- Question from RobinGrl: I'm curious as to how others will look at me now that I've had breast cancer. I feel as if everyone KNOWS. Is this normal and how do I deal with it?
- Answers - David Spiegel It's not uncommon, particularly just after you have been diagnosed, to feel very different and exposed in a certain way.
- Marisa Weiss, M.D. One thing that many of my patients have described is a loss of their privacy. They believe that wearing a wig is a sign to everyone else that they have a serious illness, and many of my patients feel embarrassed, too, by feeling so exposed and vulnerable.
- David Spiegel That is a good point. You are sort of trying on a new identity. That is another advantage of a support group. The thing that makes you weird and different to the outside world is your ticket to the group. You get to try on a new identity as a person who has cancer in a setting where that is the norm, not the exception. Hopefully it is a kind of transition period. If you have been recently diagnosed, you will get beyond it. One thing one of my patients said, "You will find this hard to believe, but whole days go by when I forget I have cancer." It takes a while to get there, but it does happen.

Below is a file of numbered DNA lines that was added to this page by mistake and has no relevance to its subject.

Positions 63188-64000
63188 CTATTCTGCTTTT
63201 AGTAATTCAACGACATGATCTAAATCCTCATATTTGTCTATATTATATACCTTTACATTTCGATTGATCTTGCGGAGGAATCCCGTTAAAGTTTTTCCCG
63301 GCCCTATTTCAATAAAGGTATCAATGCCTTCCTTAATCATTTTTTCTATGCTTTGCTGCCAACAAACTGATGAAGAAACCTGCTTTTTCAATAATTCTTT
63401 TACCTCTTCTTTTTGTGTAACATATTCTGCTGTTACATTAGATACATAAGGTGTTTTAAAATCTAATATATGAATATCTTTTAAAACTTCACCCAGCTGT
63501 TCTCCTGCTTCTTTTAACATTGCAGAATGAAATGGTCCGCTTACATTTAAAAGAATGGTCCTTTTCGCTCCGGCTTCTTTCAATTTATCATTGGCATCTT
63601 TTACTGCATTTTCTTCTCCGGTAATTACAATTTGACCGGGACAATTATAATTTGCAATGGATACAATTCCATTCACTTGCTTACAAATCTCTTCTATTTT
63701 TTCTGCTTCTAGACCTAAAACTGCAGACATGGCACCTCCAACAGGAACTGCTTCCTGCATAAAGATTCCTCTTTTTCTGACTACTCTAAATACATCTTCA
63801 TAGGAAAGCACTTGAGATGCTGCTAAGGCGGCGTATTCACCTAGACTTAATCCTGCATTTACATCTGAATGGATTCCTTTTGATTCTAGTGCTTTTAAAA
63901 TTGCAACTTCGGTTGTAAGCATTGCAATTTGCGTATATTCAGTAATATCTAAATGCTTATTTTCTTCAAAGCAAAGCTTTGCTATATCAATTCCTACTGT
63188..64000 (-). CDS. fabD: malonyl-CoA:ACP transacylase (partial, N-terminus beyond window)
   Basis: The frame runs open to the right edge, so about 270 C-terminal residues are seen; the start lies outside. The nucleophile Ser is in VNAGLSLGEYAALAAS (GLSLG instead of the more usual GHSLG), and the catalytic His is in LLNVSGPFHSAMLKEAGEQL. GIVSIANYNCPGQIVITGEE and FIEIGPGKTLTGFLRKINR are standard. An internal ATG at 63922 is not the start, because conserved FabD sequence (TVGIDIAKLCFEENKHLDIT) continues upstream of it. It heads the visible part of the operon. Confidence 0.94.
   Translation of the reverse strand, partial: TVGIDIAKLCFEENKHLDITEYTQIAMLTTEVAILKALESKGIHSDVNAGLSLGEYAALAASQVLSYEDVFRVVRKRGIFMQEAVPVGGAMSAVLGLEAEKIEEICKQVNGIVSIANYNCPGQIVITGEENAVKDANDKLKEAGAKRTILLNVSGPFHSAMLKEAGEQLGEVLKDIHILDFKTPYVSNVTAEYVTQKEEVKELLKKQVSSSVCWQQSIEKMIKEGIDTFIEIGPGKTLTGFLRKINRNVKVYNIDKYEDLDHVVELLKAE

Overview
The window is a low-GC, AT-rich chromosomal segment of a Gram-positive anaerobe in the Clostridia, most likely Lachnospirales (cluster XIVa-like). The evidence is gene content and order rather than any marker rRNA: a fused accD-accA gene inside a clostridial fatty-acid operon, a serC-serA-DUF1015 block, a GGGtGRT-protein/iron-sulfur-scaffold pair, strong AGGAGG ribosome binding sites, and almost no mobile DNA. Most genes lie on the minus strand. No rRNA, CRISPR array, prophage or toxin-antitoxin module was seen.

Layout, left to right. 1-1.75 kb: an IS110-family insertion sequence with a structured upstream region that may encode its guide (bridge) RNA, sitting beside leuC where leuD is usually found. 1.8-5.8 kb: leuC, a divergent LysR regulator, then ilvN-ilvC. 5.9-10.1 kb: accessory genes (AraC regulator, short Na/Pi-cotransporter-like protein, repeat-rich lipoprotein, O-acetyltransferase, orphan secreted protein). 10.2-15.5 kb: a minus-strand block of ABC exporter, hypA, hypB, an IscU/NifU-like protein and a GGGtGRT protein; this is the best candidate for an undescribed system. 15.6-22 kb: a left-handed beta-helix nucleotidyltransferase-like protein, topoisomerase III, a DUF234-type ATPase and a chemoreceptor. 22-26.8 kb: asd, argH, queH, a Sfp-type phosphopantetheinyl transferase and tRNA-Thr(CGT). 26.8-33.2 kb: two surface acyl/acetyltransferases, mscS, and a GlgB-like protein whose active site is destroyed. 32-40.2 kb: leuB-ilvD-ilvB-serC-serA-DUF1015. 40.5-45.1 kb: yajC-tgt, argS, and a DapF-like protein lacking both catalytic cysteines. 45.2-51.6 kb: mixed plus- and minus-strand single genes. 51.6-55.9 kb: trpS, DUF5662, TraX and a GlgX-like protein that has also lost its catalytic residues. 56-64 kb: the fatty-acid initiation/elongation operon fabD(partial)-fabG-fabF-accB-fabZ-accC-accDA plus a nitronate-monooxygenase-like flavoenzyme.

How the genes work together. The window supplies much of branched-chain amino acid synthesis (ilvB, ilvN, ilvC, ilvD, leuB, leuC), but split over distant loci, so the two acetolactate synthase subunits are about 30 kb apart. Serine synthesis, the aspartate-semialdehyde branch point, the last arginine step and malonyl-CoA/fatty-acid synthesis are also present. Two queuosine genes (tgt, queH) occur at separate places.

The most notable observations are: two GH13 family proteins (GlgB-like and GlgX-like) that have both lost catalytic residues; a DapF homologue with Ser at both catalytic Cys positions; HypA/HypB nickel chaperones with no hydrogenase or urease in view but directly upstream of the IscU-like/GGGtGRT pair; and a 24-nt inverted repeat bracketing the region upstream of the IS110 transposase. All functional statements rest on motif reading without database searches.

- Marisa Weiss, M.D. How might this woman who wrote in protect her privacy from someone who might unintentionally invade it?
- David Spiegel You have to be willing to accept the fact that people will learn you have cancer. Some research done at Stanford with people who have more obvious disabilities like being in a wheelchair found that the most useful thing they did was work the word into the first sentence so that the person they were talking with, and the person being talked about knew that they both knew what each other was thinking. Sometimes you can diffuse it a bit if you make a comment yourself about having a wig or getting out of chemotherapy. Like it's not such a big deal that you can't talk about it. That sometimes puts people at their ease and you can talk about something else.
The Ask-the-Expert Online Conference called Feelings about Breast Cancer featured David Spiegel, Ph.D. and moderator Marisa Weiss, M.D. answering your questions about the emotional effects of breast cancer diagnosis and treatment.
Editor's Note: This conference took place in October 2000.
The materials presented in these conferences do not necessarily reflect the views of Breastcancer.org. A qualified healthcare professional should be consulted before using any therapeutic product or regimen discussed. All readers should verify all information and data before employing any therapies described here.
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